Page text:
Zimbabwe's main opposition Movement for Democratic Change
(MDC) is denying media speculation that it has reached a power-sharing agreement
with President Robert Mugabe's ruling party. The opposition party says the latest
talks on power sharing with the ruling ZANU-PF that resumed last Friday in
South Africa did not reach an agreement. The
MDC blames the ruling ZANU-PF party for speculating on reaching a power sharing
peace talks are, however expected to continue despite a deadlock on the power
sharing deal. Nelson Chamisa is the spokesman for Zimbabwe's main opposition
MDC. From the capital, Harare he tells reporter Peter Clottey that although the
party is committed to the talks, its stance on the power sharing deal remains
reason why they (the MDC negotiating team) went to South Africa was to have
bilateral consultations with the South African team as instructed by President
Mbeki. At no time did we have a face-to-face meeting with the negotiators of
ZANU-PF. It was basically to try and articulate our position and to check if
there has been any change of circumstances or facts on the ground vis-à-vis the
whole dialogue process. But as it is there hasn't been any change," Chamisa
said the main bone of contention has been the issue of power sharing.
are deadlocked on key issues around the issue of power. We have said it is
unheard of to have a prime minister without powers to execute the business of
government and that was the case, they (ZANU-PF- didn't want Mr. Tsvangirai as
prime minister to have powers, to chair cabinet to have power to discipline
people who do not perform in cabinet. And we have had a situation where Mr.
Mugabe has had bable authoritarian powers compared to Mr. Tsvangirai's flat
file of responsibilities. So, that remains the bone of contention," he said.
denied the MDC is power hungry and entrenched in its position during the
stalled power sharing talks.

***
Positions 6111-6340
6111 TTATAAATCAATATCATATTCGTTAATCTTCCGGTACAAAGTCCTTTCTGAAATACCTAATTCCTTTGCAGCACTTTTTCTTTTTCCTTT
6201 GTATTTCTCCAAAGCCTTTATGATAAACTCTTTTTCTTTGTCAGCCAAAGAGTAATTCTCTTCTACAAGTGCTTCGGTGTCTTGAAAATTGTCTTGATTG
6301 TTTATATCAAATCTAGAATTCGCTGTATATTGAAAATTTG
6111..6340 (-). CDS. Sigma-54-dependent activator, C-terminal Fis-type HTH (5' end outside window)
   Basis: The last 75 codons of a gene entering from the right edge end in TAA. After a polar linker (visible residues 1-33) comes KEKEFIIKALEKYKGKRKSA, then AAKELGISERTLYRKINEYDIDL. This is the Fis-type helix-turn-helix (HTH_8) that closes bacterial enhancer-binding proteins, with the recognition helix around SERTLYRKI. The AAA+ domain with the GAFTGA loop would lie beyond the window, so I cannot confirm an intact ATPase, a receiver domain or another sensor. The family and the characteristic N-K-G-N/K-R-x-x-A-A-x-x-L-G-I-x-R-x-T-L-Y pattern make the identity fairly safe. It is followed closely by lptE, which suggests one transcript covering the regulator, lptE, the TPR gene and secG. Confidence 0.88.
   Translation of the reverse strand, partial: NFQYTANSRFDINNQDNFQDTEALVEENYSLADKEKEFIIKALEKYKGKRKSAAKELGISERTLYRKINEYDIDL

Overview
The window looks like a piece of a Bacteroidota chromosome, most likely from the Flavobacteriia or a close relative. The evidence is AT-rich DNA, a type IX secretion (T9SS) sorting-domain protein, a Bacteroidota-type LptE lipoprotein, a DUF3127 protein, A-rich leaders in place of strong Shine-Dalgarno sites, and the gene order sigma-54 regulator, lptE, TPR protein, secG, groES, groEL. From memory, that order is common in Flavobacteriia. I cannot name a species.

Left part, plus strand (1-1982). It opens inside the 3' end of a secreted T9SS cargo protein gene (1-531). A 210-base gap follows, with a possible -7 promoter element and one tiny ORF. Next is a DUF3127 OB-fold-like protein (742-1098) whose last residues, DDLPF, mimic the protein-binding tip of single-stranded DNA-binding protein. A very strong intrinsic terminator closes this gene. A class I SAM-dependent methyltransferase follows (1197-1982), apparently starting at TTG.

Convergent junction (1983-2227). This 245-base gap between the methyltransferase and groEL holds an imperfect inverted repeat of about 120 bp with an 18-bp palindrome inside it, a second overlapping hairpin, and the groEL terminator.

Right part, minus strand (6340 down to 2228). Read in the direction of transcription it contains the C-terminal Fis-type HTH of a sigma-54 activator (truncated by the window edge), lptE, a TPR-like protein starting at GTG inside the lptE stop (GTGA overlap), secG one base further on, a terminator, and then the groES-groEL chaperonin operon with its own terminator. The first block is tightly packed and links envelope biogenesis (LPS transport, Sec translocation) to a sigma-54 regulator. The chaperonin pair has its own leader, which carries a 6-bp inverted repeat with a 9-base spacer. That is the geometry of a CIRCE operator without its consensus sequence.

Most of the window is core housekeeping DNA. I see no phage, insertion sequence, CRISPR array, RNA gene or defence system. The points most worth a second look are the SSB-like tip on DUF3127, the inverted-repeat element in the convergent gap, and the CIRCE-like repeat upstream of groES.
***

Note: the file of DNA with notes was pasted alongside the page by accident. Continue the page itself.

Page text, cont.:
objective for us to participate in this negotiation process has been to achieve
three major things. The first one was to have a transitional dispensation and
of course under the circumstance to have a referendum and to have a people
driven constitution. The second item was then to have a situation whereby we a
program of national healing and restorative justice across the whole country.
And the third issue has to do with the professionalization of the institutions
of the state that has been so partisan and biased in a bludgeoned fashion. And
those three things are only possible if we have sufficient and power and
leverage to execute those problems," Chamisa pointed out.
said President Mugabe's ruling party has a history of not being totally
committed to living up to its side of bargains in negotiations.
are dealing with ZANU-PF. ZANU-PF has a legacy of manipulating competitors or
manipulating partners," he said.
said although the opposition MDC won the last presidential election, it is
still committed to finding salting solution to the country's crisis.
know that we won the election on the 29 of March. Ideally, and naturally, the
president is supposed to be Mr. Tsvangirai, but we have said we are prepared in
the spirit of magnanimity to climb down so that we have dialogue with Mr.
Mugabe who lost election so, that we have some soft landing of the crisis… and
we are motivated by our desire to respond to the issues affecting Zimbabweans,
the issue of food, the issue of the humanitarian challenges people are
currently encountering. We wanted to respond to them and this is why we are
still in the dialogue," Chamisa pointed out.
power-sharing negotiations reportedly stalled over how executive power should
be shared by President Mugabe and MDC leader Morgan Tsvangirai, who refused to
sign an agreement that would have made him prime minister two weeks ago.
Tsvangirai has protested against the proposed deal, saying it did not give him
enough executive powers in government.